The Social Security System (SSS) in the Philippines provides for a death benefit for the qualified beneficiaries of a member who has passed away. The amount of this pension depends on the member’s contribution and provision of the benefit depends on certain factors, including the dependent children’s age and marital status.
But not many Filipinos know that the SSS benefit can actually be cut off if the late member’s spouse gets married again or enters into a common law (live in) relationship!
A widow in Bacolod City has sought the assistance of GMA News 24 Oras’ “Sumbungan ng Bayan” segment after her pension was cut off just because she already has a new boyfriend.
Teresita Cahulao’s husband died in 1990 due to stroke. The couple had been married for 20 years and were blessed with seven children. Since 1992, Teresita has been receiving Php4,000 per month as part of her husband’s death benefit.
In 2006, the pension was suddenly cut off without notice. Teresita went to the SSS office to report the matter but was told that she could no longer receive state benefits because she already has a new boyfriend.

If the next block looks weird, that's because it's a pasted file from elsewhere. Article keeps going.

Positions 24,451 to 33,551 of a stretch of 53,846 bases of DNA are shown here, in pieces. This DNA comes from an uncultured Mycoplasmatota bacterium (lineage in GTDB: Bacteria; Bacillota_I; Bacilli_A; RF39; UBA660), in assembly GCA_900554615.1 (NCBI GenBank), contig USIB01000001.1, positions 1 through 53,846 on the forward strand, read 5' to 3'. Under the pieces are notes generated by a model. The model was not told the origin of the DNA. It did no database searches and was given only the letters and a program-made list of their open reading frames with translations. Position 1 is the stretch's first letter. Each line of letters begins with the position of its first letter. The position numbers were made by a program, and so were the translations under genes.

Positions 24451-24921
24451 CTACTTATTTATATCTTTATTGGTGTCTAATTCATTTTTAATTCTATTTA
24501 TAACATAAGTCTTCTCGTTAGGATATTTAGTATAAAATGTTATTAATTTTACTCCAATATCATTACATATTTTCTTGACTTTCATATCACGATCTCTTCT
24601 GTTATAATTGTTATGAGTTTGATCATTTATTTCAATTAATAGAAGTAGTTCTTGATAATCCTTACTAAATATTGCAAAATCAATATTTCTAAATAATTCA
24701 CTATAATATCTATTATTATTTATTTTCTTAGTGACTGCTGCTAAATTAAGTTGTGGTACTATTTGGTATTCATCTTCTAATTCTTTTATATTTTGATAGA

At the time, Teresita has been a widow for 16 years. She claimed that she had filed for an SSS ID that year and was asked whether she has a boyfriend. She honestly answered the employee’s question, admitting she has one but they are not yet married. She further claimed she was asked to sign a blank sheet of paper.
But SSS Visayas West 1 Division Division Head Lilani Benedian denies Teresita’s claim, saying all pensioners are required to sign the annual confirmation of pensioners (ACOP) form every year but there are no blanks there.
Dr. Lilani clarified, however, that based on SSS rules, benefits are cut off once the spouse remarries or enters a common-law relationship because the pension was meant as support for the late member’s dependents.
She also added that the SSS does not automatically cancel the pension unless it is supported by a valid complaint or report, something that they usually receive from the surviving spouse’s in-laws.
Watch the report here: